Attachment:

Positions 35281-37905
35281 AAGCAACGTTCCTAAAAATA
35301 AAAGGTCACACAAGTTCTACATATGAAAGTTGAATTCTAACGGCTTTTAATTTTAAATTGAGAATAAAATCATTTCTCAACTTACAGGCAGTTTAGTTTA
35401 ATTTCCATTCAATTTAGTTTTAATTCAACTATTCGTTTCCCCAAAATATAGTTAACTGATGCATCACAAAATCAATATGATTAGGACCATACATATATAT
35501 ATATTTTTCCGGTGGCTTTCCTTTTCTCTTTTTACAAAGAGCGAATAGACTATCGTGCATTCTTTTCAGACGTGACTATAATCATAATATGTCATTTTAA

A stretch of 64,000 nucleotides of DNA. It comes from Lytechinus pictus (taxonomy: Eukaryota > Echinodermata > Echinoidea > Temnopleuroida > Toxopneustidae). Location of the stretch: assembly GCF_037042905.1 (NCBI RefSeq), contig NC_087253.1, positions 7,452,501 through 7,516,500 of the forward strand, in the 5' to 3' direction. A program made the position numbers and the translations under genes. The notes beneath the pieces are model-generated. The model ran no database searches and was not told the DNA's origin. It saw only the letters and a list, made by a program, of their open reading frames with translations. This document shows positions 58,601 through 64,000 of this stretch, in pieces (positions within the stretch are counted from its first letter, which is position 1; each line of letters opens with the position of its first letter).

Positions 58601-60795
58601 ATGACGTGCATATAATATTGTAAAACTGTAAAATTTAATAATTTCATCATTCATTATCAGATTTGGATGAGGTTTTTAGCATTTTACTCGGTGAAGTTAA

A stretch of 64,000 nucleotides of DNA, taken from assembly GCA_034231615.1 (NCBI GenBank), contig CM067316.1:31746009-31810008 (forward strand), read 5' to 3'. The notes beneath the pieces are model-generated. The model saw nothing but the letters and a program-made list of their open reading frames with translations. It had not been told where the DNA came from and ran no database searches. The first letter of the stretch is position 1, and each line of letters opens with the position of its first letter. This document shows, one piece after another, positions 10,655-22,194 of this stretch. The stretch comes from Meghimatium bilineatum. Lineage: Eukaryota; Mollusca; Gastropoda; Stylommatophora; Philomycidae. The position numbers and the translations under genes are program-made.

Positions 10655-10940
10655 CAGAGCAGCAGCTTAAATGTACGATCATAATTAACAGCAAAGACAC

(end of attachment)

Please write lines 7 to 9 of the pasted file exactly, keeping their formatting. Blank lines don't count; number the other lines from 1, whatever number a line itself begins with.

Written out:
Positions 58601-60795
58601 ATGACGTGCATATAATATTGTAAAACTGTAAAATTTAATAATTTCATCATTCATTATCAGATTTGGATGAGGTTTTTAGCATTTTACTCGGTGAAGTTAA

A stretch of 64,000 nucleotides of DNA, taken from assembly GCA_034231615.1 (NCBI GenBank), contig CM067316.1:31746009-31810008 (forward strand), read 5' to 3'. The notes beneath the pieces are model-generated. The model saw nothing but the letters and a program-made list of their open reading frames with translations. It had not been told where the DNA came from and ran no database searches. The first letter of the stretch is position 1, and each line of letters opens with the position of its first letter. This document shows, one piece after another, positions 10,655-22,194 of this stretch. The stretch comes from Meghimatium bilineatum. Lineage: Eukaryota; Mollusca; Gastropoda; Stylommatophora; Philomycidae. The position numbers and the translations under genes are program-made.